Karl Groos

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Karl Groos (10 December 1861, in Heidelberg – 27 March 1946, in Tübingen) was a philosopher and psychologist who proposed an evolutionary instrumentalist theory of play. His 1898 book on The Play of Animals suggested that play is a preparation for later life.

Groos was full Professor of philosophy in Gießen, Basel and 1911–1929 in Tübingen.

His main idea was that play is basically useful, and so it can be explained by the normal process of evolution by natural selection. When animals 'play' they are practising basic instincts, such as fighting, for survival. This is translated from the original as "pre-tuning".[1] Despite this insight, Groos' work is seldom read today, and his connection of play with aesthetics is thought "misguided".[2] Another area of study was the psychology of literature, including statistical analysis.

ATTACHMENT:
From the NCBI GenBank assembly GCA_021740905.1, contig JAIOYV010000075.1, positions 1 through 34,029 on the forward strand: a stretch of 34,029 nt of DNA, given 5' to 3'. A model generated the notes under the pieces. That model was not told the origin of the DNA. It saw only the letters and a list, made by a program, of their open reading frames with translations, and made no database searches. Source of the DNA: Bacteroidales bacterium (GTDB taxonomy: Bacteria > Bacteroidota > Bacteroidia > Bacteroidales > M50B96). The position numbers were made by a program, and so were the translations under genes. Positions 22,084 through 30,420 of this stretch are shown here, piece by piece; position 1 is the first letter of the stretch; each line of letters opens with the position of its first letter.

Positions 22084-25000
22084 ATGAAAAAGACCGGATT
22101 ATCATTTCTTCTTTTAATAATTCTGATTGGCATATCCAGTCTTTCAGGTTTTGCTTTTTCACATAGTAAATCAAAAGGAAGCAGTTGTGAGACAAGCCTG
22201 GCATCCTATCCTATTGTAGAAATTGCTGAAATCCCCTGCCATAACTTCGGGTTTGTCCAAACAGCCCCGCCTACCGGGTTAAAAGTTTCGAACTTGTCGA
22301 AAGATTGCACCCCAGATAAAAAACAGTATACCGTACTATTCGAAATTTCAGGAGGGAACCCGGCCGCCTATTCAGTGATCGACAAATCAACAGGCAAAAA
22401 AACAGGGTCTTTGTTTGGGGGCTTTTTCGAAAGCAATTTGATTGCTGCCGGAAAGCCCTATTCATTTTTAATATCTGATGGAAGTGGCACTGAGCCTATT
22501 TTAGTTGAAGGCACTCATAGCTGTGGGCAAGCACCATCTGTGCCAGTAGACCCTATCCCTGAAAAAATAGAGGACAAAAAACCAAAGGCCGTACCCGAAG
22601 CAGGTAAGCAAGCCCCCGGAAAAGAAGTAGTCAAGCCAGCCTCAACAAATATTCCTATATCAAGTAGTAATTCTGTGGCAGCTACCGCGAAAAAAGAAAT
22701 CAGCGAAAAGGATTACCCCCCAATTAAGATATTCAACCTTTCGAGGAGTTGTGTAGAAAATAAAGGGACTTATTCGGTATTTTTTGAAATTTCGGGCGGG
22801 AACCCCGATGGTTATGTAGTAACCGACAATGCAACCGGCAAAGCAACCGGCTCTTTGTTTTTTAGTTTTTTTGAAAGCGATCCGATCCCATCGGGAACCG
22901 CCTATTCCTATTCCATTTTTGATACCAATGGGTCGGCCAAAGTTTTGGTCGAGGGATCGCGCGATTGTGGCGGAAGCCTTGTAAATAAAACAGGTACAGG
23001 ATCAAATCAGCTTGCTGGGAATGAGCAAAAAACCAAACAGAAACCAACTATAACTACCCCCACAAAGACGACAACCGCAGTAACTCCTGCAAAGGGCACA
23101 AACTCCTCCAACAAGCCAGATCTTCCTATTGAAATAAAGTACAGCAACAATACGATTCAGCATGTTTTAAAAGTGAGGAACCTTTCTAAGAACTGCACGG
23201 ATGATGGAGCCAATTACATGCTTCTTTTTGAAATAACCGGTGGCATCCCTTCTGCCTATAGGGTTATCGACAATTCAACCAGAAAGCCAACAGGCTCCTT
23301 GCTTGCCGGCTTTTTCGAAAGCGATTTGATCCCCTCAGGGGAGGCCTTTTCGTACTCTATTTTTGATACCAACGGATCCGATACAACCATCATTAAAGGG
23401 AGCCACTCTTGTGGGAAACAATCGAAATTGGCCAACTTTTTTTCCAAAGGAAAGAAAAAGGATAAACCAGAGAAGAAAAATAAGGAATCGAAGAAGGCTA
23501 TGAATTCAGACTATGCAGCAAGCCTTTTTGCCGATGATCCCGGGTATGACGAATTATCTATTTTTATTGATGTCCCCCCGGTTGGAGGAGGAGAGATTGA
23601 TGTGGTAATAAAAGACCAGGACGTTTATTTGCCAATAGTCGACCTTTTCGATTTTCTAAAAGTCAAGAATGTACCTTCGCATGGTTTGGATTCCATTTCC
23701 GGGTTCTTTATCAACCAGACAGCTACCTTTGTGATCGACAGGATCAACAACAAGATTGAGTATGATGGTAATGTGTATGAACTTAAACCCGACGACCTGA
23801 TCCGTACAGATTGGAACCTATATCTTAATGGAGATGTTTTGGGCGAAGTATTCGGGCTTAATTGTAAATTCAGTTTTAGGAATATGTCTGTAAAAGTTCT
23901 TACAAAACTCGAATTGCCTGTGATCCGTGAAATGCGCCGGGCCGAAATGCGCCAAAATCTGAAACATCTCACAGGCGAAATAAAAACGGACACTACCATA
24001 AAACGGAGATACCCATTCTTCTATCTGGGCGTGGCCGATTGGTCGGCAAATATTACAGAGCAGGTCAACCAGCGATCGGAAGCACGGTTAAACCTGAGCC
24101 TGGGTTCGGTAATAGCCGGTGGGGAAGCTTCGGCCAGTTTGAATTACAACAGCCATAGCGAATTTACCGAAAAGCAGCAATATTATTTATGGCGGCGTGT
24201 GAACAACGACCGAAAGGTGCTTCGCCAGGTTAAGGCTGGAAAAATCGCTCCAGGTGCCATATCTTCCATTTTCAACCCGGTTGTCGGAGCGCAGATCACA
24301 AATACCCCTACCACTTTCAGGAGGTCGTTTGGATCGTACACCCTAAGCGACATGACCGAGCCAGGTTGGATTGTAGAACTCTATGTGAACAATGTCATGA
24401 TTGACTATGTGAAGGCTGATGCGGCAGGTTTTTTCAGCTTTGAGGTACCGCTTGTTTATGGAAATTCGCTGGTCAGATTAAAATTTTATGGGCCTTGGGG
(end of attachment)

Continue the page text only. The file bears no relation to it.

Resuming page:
Among his scholars is the German philosopher Willy Moog (1888-1935) (doctorate on Goethe supervised by Karl Groos in Gießen 1909).


  • Einleitung in die Ästhetik. Gießen: Ricker, 1892
  • Die Spiele der Tiere (Jena 1896); translated by E. L. Baldwin as The Play of Animals (New York 1898) (3rd German ed. 1930)
  • Die Spiele der Menschen (Jena 1899); translated by E. L. Baldwin as The Play of Man (New York 1901) (many editions)
  • Des Seelenleben des Kindes (Berlin 1904)
  • 1902: Der ästhetische Genuss. Gießen: Ricker.
  • 1910: Die akustischen Phänomene in der Lyrik Schillers
  • 1920: Bismarck im eigenen Urteil, Stuttgart 1920
  • 1922: Das Spiel. Jena: G. Fischer.


  1. ^ Lorenz, Konrad 1970. Studies in animal and human behaviour. vol 1, Methuen, London, p91.
  2. ^ Fagan, Robert 1981. Animal play behavior. Oxford University Press, p4. ISBN 0-19-502761-2

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